- Last Updated on Wednesday, 31 July 2013 20:15
What are the first signs that a baby or child has the disorder?
The first signs can be incredibly diverse. Out of a group of 14 babies, five seemed fine at birth but concern grew later about their development: they failed to track visually, to watch their mother while feeding or their rate of development was slow. One baby seemed to progress as expected until developing a type of seizure at three months; another repeatedly failed hearing tests.
In nine babies there were signs immediately after birth of something wrong, varying from a weak cry, feeding difficulties and unusual facial features (twice thought to suggest Down’s syndrome) to a small head, hernias in the groin and at the navel, a floppy larynx, heart problems, cataracts and seizures. Although a low muscle tone (floppiness) is usually characteristic of newborn babies with Kleefstra syndrome, this may not be obvious: in four babies, no floppiness was observed.
For most of the 13 mothers who told Unique about their pregnancy, everything went normally. Three mothers noticed less fetal movement than they expected and one noticed more. One mother had an excess of amniotic fluid (polyhydramnios). Serum screening showed a very high risk of Down’s syndrome in one mother and later ultrasounds (including 3D ultrasound) showed a small baby who often stuck her tongue out; ultrasound showed small arms and legs in another baby. Most babies were born at or near their due date but five were born slightly early, at 34, 36 and 37 weeks. One baby was induced at 34 weeks when amniotic fluid levels fell.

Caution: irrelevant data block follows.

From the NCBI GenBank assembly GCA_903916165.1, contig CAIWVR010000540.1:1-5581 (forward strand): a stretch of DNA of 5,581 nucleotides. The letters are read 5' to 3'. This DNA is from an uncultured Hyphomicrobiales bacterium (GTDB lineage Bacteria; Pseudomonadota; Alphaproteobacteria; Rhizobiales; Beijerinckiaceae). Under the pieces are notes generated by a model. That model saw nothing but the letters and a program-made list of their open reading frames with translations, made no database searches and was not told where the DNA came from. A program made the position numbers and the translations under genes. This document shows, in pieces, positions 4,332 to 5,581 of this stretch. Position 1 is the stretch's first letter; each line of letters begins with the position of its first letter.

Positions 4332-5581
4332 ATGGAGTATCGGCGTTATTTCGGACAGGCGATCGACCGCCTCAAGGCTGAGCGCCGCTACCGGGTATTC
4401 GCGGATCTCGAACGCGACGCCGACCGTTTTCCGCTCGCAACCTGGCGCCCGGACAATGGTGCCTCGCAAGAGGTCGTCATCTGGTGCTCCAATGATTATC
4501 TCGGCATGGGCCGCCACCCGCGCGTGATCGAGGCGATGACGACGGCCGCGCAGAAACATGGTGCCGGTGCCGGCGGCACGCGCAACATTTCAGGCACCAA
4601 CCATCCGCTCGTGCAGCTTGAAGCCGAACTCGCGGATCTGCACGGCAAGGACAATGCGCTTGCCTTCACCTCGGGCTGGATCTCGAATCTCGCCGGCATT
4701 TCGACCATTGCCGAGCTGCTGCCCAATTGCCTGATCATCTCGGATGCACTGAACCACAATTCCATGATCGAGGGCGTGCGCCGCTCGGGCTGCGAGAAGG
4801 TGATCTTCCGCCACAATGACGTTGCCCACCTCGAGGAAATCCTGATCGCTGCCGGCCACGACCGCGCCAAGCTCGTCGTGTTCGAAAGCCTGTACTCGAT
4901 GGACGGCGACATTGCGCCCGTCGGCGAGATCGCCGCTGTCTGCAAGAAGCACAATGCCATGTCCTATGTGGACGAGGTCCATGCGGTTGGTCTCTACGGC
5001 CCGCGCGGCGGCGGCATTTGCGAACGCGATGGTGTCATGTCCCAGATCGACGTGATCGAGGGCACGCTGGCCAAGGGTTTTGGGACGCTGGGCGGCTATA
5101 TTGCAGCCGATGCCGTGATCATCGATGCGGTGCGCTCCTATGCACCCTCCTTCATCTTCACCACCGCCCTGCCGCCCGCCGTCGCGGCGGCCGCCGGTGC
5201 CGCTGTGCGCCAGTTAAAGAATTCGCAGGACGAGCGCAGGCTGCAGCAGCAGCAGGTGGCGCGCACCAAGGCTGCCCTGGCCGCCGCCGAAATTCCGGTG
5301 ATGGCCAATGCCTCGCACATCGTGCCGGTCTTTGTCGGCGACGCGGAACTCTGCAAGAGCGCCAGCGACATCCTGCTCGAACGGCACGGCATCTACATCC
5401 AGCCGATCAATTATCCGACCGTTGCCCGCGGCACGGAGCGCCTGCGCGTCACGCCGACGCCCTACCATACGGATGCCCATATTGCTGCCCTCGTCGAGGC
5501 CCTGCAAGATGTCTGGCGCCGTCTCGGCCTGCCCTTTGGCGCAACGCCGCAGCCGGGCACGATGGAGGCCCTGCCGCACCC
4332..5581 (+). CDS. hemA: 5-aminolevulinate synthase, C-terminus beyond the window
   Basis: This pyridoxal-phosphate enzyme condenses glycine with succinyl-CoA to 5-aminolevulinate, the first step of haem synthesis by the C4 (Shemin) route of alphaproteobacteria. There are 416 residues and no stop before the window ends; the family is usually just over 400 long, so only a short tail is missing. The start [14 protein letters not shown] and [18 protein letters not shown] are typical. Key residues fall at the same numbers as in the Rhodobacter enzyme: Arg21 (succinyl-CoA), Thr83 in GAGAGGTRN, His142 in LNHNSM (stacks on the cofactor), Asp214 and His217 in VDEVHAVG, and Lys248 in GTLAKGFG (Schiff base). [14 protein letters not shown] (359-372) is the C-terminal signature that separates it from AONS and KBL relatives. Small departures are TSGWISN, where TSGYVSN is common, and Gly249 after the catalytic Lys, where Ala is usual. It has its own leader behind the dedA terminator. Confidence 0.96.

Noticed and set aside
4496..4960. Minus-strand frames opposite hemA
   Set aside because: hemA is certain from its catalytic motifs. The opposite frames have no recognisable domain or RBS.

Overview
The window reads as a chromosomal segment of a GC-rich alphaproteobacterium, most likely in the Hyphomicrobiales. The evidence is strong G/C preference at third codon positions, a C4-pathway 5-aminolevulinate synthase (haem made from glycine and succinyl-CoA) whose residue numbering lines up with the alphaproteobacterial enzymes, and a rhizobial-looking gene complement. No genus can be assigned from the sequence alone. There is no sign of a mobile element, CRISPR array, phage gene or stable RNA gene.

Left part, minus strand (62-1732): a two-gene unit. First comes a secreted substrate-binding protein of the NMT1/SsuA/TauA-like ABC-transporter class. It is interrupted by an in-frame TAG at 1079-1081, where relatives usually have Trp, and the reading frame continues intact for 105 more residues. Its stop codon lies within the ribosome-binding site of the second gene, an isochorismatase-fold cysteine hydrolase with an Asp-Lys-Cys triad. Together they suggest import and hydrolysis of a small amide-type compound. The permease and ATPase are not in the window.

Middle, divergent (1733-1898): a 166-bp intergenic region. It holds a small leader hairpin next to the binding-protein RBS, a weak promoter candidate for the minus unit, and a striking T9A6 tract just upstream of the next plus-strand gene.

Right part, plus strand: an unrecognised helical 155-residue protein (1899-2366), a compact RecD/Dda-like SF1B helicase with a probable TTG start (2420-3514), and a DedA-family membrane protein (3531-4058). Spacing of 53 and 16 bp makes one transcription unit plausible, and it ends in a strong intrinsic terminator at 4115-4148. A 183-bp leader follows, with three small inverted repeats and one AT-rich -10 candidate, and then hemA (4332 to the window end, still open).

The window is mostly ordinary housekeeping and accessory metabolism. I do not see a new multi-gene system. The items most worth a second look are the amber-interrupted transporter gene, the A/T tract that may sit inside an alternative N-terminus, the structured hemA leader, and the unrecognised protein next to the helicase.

There isn’t such a thing as a typical newborn baby with Kleefstra syndrome. Unique babies vary greatly in birth weight – between 4.563 kg (10lb 1oz) and 2.6 kg (5lb 12oz) at term; a normal or high birth weight is most typical. Some babies are well and thrive, while others are unusually quiet and passive and a few need to spend time in special care. More babies are jaundiced than you would expect. Early feeding difficulties are common and so is silent reflux – where milk returns from the stomach up the food passage. Most babies with feeding difficulties only need help (tube feeding) for a short time. Apart from these common difficulties of newborns, most babies with the syndrome have reasonable Apgar scores (a measure of well being at birth, scored from 0-10) and are quite well after birth and are able to go home after delivery at the normal time. A few babies have more obvious, specific health concerns. In the Unique sample, these included cataracts, hernias, a heart murmur, a rapid heartbeat or spells of turning blue or stopping breathing. One baby developed a serious chest infection at birth. One needed extra oxygen and had a floppy larynx, lung disease, kidney reflux and other difficulties. A baby’s cry may signal something unusual – sounding surprisingly weak or grunting. Two babies were found at birth to have a hearing impairment.
Many cases have been reported where a person has been diagnosed in their mid-teens or even in adulthood. It's expected that this trend will continue as undiagnosed patients are re-checked.
Information reproduced with permission, from Unique's Kleefstra syndrome leaflet.